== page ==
Thesis

The New World of the Post-Apocalyptic Imagination

ABSTRACT THE NEW WORLD OF THE POST-APOCALYPTIC IMAGINATION by © Karl Becker 2010 Master of Arts in English California State University, Chico Spring 2010 In light of a recent explosion of post-apocalyptic narratives in popular film and literature, this thesis approaches an analysis of the genre as a means of expressing deep-seated anxiety about modern consumer practices and their perceived eventual outcomes. The project explores the literary tropes that illustrate materialist practices in American culture in both post-apocalyptic works of fiction and early European encounter literature, particularly the interaction between the indigenous inhabitants and explorers of the New World and their post-apocalyptic antecedents. By examining narrative elements of the 2007 film adaptation of Richard Matheson’s 1954 novel I Am Legend and Cormac McCarthy’s 2006 novel The Road, this thesis will discuss the postapocalyptic genre as a modern transposition of pre-colonial encounter narratives. The discussion will reveal that many of the motives underlying the Conquest of the Americas shape post-apocalyptic narratives, even where they perform different functions. vii While the post-apocalyptic genre attempts to communicate hypothetical outcomes to modern consumer practices, they prove also to fulfill a consumer fantasy as it is perpetuated by images of destruction, depopulation, unlimited materialism, and nightmare inhabitants that recall details from America’s imperial past.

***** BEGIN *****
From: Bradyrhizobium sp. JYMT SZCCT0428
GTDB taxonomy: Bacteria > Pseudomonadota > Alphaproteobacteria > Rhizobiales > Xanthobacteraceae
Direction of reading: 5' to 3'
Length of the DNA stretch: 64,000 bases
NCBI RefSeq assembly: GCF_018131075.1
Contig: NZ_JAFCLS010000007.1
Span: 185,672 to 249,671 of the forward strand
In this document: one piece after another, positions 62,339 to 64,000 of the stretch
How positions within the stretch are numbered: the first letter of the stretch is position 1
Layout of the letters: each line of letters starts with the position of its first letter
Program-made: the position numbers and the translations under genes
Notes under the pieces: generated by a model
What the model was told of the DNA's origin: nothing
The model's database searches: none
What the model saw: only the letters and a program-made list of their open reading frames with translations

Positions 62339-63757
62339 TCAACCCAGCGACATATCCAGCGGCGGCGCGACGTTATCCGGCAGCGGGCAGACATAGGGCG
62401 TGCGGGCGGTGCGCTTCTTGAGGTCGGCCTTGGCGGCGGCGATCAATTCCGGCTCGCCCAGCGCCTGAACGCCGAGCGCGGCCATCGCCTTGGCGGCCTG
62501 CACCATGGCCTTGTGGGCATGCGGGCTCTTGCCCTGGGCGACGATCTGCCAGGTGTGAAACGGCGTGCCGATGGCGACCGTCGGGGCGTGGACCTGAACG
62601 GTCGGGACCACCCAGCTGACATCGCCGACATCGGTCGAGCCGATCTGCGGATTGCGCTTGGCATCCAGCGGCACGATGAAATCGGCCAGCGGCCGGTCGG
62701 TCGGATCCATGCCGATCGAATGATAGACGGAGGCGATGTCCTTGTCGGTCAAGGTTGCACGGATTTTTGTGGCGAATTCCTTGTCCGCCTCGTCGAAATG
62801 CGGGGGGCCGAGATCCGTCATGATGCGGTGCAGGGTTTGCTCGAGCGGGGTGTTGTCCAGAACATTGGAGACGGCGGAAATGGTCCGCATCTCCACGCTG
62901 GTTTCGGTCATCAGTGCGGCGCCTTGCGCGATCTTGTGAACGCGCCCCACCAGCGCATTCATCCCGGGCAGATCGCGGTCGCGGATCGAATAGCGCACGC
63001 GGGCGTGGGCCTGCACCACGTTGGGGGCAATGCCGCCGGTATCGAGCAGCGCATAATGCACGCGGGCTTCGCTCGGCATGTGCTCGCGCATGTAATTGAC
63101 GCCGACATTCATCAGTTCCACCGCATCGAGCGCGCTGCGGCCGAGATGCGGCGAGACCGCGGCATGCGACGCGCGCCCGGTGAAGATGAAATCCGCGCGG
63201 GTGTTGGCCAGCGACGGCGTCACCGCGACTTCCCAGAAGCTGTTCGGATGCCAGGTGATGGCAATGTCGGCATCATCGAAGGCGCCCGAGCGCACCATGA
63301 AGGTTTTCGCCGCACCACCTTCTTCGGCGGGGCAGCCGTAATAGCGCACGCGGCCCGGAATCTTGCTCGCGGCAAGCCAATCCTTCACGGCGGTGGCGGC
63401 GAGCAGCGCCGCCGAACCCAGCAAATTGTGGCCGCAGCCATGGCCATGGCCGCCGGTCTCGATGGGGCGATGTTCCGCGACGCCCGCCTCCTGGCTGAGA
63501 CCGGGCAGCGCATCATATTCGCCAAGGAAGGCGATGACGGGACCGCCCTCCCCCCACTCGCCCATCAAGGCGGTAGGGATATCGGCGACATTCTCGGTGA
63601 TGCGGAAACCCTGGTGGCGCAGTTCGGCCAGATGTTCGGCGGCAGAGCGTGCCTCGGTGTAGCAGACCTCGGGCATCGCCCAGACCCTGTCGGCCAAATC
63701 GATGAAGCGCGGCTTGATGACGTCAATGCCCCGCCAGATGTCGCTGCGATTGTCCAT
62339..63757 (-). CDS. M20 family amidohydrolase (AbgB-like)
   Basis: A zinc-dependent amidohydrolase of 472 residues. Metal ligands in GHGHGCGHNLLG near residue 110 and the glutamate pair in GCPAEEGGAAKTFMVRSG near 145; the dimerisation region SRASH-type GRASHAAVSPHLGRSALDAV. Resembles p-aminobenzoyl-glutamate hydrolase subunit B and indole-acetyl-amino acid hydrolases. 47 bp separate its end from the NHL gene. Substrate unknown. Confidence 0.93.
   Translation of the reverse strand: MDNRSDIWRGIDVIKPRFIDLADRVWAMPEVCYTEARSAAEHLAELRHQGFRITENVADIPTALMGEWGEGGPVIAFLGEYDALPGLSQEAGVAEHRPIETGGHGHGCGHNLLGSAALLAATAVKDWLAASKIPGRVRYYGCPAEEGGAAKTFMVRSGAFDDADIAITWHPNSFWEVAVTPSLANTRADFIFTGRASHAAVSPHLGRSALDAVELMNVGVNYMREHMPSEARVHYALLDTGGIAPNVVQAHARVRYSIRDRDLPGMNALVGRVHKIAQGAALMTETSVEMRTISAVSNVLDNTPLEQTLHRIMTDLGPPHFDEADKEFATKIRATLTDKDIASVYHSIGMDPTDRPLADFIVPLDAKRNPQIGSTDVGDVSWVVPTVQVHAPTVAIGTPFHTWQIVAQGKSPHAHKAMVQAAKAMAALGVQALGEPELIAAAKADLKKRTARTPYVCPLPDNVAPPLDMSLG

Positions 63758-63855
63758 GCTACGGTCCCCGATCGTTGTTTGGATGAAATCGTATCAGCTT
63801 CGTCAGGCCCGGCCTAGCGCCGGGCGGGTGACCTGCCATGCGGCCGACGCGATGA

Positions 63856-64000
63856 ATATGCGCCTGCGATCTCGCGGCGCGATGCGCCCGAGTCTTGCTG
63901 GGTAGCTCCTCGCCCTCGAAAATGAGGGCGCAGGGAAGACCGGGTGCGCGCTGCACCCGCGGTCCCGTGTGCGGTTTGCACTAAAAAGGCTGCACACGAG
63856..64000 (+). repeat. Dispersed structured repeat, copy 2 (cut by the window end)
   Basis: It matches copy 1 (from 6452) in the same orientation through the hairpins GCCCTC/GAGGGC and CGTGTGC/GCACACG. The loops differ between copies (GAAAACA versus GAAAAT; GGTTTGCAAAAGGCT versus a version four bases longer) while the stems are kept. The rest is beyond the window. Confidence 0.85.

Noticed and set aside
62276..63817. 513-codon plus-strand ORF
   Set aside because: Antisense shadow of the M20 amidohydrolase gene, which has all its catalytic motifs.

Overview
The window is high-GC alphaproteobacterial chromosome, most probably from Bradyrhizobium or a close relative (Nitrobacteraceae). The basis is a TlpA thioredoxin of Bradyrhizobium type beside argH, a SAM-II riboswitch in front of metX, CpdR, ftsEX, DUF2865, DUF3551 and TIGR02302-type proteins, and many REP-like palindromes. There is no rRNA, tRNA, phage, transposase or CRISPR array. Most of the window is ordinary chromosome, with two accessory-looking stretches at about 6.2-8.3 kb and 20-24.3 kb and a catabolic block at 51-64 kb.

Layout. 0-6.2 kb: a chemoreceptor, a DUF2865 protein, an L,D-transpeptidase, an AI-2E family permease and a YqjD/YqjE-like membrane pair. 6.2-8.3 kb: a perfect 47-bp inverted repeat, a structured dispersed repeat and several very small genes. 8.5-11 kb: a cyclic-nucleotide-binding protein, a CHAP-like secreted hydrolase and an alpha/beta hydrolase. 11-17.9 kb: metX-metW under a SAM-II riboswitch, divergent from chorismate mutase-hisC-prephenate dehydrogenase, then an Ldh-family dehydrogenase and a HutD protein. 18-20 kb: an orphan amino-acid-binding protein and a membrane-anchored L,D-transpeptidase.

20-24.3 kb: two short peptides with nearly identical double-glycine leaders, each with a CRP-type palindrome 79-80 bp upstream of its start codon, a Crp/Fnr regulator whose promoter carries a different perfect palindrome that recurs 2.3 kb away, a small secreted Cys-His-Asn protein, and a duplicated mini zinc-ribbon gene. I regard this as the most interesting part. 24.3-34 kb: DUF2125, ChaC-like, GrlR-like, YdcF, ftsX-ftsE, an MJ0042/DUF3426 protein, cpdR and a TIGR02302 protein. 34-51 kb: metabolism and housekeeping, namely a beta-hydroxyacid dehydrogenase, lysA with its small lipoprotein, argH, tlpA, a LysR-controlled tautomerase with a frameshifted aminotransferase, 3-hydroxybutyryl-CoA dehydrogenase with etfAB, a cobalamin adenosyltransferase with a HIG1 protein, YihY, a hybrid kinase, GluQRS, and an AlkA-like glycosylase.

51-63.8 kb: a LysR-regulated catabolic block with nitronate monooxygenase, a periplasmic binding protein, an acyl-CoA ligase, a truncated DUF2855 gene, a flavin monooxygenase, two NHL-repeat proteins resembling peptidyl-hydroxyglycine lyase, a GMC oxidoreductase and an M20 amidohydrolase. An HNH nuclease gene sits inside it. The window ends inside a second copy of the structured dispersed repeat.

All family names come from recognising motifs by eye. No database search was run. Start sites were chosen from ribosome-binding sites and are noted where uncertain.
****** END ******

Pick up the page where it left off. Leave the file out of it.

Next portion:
Relationships

Items